It was standing-room only in the county commission chambers Tuesday night as the public gathered to voice opinions on the proposed animal control ordinance.
“We have met with the public, and we realize that there are a lot of areas in that ordinance that need to be addressed,” said Linda Cisneros, director of animal control. “We cannot pursue dogs on private property. We need to address the issue of a vicious dog.”
Cisneros then requested that the commissioners table the ordinance until more public meetings could be held. Her request met with strong disapproval from the crowd. After the public had it’s input, the ordinance was tabled by the commissioners. No future public hearing date has been set.
“I haven’t seen this many people since I-don’t-know-when,” said Commissioner Frank Pando. “I hope they’re here when we pass the budget. I also would like to see this tabled.”
Commissioner Alicia Aguilar spoke up for the right of residents to voice their opinions and said she was not ready to table it.
“These people are here tonight, and their input needs to be considered,” said Aguilar. “I want to hear what the public has to say.”
More than 15 people addressed their concerns over the proposed ordinance to the commissioners — many taking longer than the two minutes allowed.
Terence H. Toomey of Los Lunas presented copies of a nine-page critique of the ordinance to each of the commissioners and was passing out flyers before the meeting began.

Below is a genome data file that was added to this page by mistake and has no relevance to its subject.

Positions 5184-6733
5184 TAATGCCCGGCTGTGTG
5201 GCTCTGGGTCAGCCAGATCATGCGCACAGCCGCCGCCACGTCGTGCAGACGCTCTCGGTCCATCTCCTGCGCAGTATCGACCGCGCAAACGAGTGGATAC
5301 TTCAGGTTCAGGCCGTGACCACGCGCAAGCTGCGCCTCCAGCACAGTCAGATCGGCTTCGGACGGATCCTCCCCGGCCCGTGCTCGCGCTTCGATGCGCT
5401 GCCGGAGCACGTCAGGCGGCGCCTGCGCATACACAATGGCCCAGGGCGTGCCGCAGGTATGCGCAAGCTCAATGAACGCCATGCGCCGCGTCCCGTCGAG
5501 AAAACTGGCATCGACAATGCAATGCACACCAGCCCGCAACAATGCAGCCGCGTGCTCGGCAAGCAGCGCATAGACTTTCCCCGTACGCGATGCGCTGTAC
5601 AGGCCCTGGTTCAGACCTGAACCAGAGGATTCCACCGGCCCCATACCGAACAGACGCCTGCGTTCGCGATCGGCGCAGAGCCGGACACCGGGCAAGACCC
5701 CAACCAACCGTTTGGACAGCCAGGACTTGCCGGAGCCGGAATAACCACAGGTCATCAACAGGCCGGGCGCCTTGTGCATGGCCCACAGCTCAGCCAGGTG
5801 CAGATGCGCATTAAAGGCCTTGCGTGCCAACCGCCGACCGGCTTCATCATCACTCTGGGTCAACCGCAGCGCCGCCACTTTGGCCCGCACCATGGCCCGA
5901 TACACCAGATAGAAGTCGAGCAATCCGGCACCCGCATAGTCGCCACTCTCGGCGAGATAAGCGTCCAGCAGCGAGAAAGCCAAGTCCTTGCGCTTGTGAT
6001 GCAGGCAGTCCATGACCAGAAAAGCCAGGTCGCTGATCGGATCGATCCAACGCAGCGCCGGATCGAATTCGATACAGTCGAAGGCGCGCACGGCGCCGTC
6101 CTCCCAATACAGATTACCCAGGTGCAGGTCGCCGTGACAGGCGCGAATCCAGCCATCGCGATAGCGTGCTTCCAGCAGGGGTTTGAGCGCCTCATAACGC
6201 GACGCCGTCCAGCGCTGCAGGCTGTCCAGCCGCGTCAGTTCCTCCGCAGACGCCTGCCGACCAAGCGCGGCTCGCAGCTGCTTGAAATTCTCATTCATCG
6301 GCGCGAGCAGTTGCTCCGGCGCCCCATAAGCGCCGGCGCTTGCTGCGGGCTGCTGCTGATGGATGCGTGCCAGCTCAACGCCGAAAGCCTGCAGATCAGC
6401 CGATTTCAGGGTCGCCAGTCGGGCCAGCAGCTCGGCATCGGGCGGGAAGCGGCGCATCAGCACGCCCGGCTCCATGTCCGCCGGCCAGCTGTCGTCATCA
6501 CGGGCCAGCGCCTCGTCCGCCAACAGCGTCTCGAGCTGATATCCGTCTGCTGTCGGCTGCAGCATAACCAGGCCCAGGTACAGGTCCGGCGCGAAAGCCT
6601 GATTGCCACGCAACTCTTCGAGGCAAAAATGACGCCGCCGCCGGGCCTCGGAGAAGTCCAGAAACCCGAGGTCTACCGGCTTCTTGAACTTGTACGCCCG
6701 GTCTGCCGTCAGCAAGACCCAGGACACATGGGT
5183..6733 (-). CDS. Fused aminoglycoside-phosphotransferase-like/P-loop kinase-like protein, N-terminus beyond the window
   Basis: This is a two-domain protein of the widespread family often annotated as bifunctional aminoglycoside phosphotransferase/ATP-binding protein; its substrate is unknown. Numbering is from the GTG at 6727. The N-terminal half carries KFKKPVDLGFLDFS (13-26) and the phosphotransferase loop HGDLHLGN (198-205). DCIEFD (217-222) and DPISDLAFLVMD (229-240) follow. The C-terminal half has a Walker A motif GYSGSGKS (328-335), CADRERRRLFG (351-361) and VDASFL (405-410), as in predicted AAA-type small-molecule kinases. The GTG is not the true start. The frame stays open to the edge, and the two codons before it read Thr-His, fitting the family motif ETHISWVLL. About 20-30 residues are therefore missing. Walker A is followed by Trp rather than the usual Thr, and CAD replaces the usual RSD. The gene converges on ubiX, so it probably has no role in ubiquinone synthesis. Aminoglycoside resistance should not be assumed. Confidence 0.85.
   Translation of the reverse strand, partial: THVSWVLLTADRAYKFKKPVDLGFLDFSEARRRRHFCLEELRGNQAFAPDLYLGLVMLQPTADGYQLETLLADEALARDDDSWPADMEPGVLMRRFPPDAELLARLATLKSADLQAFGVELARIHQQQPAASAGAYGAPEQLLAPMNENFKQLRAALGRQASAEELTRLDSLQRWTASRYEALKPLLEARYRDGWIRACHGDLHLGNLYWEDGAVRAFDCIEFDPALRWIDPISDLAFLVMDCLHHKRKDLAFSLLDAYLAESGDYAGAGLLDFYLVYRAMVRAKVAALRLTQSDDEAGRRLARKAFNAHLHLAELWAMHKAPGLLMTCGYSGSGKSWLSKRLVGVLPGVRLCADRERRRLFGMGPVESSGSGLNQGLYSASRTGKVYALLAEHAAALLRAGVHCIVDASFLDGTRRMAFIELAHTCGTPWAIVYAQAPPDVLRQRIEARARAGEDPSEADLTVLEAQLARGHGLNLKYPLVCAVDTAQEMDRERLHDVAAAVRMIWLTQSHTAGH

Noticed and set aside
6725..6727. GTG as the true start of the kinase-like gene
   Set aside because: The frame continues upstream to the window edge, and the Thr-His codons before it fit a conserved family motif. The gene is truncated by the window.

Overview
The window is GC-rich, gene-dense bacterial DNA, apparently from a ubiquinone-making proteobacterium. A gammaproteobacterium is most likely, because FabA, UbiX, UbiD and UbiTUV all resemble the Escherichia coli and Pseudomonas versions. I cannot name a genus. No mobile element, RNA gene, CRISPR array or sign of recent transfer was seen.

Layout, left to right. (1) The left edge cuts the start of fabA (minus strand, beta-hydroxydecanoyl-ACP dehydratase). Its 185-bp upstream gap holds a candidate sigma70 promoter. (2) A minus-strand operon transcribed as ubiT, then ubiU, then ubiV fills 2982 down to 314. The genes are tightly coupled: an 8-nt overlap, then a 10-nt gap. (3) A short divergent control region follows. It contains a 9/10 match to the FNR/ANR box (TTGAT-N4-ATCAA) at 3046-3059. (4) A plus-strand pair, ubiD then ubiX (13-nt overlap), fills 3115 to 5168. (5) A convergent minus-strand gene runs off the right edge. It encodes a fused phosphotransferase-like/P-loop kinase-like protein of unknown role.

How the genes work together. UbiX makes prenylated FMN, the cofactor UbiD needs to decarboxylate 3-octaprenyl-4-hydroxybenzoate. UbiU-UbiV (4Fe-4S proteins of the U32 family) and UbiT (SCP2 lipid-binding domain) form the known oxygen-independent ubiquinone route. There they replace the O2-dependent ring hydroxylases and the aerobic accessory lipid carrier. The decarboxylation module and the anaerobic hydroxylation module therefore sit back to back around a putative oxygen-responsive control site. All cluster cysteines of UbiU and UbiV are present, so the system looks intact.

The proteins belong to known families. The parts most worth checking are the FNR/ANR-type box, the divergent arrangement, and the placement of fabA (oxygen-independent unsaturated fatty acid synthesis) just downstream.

“I was told that Linda Cisneros did not write the ordinance, that the advisory committee did,” Toomey said. “There have been 114 changes. How many more changes will be made before this is approved?”
When Edward Mansfield spoke in favor of the ordinance, pointing out that it was “not much different from an ordinance in Florida,” his comment drew fervent boos from the crowd.
Lee Laney, vice chairman of the Valencia County Animal Control Advisory Committee, pointed out that those residents in attendance had the opportunity to be on the committee.
“I know a lot of people have some problems with what we are trying to do,” Laney said. “Instead of casting blame, any of these people could have been on this committee instead of coming here at the last minute.”
The crowd became so vocal and disruptive at one point during the meeting, Chairman Al Padilla had to bang the gavel and ask the crowd to “please keep it calm.”
Kennel owners objected to the proposed ordinance because it would require them to be inspected. They also raised concerns that they would have to pay $125 for their intact dogs.
Under the proposed ordinance, county residents would have to pay $125 for any non-sterilized animal they own. However, exceptions would be made for any dogs or cats too old to spay or neuter, according to committee member Judy Babcock.
After Padilla’s warning, residents were allowed to continue to speak.